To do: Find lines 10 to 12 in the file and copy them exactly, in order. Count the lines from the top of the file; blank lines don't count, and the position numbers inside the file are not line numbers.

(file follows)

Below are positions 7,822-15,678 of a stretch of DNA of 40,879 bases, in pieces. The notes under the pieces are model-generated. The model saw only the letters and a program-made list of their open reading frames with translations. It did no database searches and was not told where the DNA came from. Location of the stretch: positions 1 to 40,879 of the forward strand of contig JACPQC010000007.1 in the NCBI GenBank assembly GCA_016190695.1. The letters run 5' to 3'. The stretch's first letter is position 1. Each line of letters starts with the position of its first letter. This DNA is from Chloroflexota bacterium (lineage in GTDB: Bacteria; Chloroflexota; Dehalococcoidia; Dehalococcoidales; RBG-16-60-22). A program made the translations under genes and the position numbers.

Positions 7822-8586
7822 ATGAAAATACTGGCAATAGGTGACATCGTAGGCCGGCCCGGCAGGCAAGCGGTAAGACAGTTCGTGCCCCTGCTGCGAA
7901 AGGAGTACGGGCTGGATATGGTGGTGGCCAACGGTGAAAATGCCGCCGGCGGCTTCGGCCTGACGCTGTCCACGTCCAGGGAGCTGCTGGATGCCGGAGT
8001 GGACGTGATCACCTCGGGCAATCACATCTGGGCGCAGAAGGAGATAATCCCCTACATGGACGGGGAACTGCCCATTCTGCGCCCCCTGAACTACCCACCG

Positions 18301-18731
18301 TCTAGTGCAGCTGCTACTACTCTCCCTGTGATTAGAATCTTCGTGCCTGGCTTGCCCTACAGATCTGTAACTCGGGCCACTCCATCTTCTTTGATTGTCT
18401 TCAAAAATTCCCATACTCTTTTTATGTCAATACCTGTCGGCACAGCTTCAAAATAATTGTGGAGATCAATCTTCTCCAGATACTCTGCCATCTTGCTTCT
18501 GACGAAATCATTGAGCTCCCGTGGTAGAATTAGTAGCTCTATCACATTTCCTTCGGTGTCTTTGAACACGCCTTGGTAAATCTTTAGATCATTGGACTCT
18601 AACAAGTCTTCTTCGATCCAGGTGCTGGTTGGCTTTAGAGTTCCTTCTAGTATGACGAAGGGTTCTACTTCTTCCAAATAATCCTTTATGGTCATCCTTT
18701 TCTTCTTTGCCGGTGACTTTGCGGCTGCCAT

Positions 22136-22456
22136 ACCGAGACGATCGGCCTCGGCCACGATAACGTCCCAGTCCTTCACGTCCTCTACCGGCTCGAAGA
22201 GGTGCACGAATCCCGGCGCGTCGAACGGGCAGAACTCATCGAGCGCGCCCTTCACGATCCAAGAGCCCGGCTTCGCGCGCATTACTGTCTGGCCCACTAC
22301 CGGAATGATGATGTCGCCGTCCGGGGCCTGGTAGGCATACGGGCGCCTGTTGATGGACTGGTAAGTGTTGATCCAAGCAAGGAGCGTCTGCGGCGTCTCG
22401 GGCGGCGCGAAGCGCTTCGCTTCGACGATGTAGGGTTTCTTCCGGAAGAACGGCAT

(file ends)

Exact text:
18601 AACAAGTCTTCTTCGATCCAGGTGCTGGTTGGCTTTAGAGTTCCTTCTAGTATGACGAAGGGTTCTACTTCTTCCAAATAATCCTTTATGGTCATCCTTT
18701 TCTTCTTTGCCGGTGACTTTGCGGCTGCCAT

Positions 22136-22456